The research was carried out at the test center of RDW with various passenger cars. It has been investigated whether there are any differences between the detection of passenger cars and motorcycles. RDW also investigated the behavior of the system when the motorcyclist rides in different places in their lane. The manufacturers of all tested vehicles specifically warn about this situation in the manual of the car.

Volvo XC60 manual: ‘Small vehicles, such as motorcycles, or vehicles not driving in the center of the lane may remain undetected.’

The tests show that in some cases the system detects motorcycles at a greater distance than it detects a passenger car. In all cases, the systems see the other vehicles early enough for the adaptive cruise control to work. Only if a motorcycle rides at or near the edge of the lane the system fails to see the motorcycle. In those cases, action had to be taken by the driver of the car to prevent a collision.

Dolf Willigers, FEMA’s general secretary: “We are very happy that RDW agrees with us that this issue has to be taken seriously and this report shows that our worries about the visibility of motorcyclists by advanced driver assistance systems are justified. The RDW findings prove that we are still a long way from safe, (semi-) automatic driving cars.”

Dolf continues: “This RDW report proves to us that advanced driver assistance systems are in no way ready to be trusted. Both car drivers and motorcyclists should be made aware of this. A written warning in a car manual is not enough. These assistance systems have to be tested properly and this should be part of the type approval test procedure for cars. A car with systems that fail this test procedure, should not be allowed on public roads.”

So what’s next for FEMA? Dolf: “We will continue our talks with the experts at RDW, but we will obviously also talk about this with our contacts at the European Commission and the European Parliament.”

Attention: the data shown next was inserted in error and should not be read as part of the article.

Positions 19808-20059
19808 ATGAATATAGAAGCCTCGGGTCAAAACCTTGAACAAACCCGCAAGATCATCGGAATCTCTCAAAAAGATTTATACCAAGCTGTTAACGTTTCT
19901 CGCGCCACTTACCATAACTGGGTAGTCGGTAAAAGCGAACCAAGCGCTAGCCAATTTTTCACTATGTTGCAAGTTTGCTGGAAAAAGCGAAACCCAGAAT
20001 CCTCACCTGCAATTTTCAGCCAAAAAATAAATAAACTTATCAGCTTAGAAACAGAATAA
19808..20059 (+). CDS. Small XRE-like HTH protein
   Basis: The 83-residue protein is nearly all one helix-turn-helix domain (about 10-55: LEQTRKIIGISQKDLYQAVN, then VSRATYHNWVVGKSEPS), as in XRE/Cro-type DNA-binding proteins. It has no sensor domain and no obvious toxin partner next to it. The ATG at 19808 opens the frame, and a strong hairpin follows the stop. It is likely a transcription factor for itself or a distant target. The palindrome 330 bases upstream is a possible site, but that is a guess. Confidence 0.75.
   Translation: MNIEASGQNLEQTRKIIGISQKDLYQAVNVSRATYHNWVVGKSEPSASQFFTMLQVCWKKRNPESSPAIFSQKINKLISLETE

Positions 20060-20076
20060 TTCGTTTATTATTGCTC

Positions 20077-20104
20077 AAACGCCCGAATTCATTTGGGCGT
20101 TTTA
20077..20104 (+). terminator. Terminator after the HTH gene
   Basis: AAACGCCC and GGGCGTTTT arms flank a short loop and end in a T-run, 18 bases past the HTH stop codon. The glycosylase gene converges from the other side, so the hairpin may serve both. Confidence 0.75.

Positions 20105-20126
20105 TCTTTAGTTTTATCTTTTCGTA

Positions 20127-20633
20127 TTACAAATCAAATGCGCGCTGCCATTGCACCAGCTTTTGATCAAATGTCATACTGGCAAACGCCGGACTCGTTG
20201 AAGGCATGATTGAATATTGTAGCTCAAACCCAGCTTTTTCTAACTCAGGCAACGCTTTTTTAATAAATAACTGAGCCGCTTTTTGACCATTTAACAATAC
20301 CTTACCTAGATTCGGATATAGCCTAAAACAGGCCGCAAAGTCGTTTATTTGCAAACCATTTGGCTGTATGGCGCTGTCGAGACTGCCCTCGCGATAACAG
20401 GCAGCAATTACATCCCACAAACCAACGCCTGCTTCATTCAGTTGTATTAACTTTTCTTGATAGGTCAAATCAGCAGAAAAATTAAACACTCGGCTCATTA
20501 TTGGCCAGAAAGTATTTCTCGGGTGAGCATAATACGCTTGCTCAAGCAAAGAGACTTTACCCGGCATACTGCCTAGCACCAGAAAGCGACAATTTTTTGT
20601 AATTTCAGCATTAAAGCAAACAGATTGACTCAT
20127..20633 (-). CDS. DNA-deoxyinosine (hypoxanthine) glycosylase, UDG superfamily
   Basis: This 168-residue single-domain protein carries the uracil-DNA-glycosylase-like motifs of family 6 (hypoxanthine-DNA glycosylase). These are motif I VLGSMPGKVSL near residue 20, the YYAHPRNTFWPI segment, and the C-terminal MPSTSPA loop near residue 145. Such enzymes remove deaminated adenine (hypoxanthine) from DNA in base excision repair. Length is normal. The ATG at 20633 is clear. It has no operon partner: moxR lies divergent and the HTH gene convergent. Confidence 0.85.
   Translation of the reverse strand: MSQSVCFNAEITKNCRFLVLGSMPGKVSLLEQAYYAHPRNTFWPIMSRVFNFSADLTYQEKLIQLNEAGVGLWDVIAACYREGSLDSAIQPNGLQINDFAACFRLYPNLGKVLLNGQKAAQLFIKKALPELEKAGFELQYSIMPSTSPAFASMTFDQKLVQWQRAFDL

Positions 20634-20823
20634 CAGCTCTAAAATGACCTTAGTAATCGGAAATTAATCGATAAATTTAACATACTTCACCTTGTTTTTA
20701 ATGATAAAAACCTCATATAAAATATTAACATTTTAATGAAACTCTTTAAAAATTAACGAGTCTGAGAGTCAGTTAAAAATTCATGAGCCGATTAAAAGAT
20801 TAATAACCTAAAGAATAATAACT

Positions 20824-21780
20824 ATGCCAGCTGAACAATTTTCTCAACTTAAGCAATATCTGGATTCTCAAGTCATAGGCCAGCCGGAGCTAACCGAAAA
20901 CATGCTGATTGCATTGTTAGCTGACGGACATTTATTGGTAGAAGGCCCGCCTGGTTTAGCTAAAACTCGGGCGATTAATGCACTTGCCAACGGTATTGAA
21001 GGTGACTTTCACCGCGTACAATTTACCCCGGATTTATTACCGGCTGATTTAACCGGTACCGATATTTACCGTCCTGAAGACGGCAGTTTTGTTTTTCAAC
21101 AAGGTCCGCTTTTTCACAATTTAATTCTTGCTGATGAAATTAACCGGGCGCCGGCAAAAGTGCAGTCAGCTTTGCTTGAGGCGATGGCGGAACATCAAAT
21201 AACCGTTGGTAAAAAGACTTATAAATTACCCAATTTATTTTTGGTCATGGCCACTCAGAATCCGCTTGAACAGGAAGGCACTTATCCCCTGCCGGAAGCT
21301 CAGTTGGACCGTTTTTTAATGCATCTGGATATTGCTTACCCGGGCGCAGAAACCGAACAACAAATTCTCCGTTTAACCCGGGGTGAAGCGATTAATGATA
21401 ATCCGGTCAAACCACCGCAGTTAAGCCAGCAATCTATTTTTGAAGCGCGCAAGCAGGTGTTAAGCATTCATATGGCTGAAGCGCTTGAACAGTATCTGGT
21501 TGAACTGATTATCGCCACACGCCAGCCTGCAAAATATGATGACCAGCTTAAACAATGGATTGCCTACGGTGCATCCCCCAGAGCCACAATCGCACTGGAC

Source: RDW

   Update Reply
Ragnar @ 19/03/2018 18:32  

Wasn't there a case in the USA a few weeks ago where a rider was hit by a car. They blamed the rider for being in the cars way, as they both went for the same bit of road. ?

   Update Reply
JP @ 19/03/2018 18:55  

Yep there was

   Update Reply
Ragnar @ 19/03/2018 19:28  

Like that bit: RDW "Car drivers should stay alert when driving with driver assistance systems" oh righty, so at any other times or conditions car drivers do not need to pay much heed to a level of alertness. pffffffft :)

   Update Reply
Catkins @ 19/03/2018 20:01  

In news today;

Uber trialling self drive cars.

A self-driving car has killed a pedestrian for the first time ever, Phoenix, USA.

Think the trial needs to stop. FULL STOP!

   Update Reply
Lindsay @ 19/03/2018 21:25  

In my untrained but highly biased opinion you can not mix automated vehicles and human controlled vehicles.

If they continue to try this we are going to see a lot of injury sand deaths. The sad thing is I think they will see its humans at fault every time and eventually ban human control over vehicles. the money that the tech developers have will always win over Common sense.

   Update Reply
Deleted Member @ 19/03/2018 23:55  

Planes don't need pilots but would you get on if they removed them ?

   Update Reply
JP @ 20/03/2018 03:03  

I think that anyone who goes in to a showroom to ask about these car should have their licence cut up on the spot

   Update Reply
Ragnar @ 20/03/2018 06:49  

We already have forms of transport that requires no muppet input. There called busses and taxis.

If you dont want to control your own vehicle why they hell would you buy a driverless one. Its cheaper to use a taxi.

   Update Reply
Deleted Member @ 20/03/2018 07:34  

Hit the nail on the spot, Stuie.👍

   Update Reply
Catkins @ 20/03/2018 08:20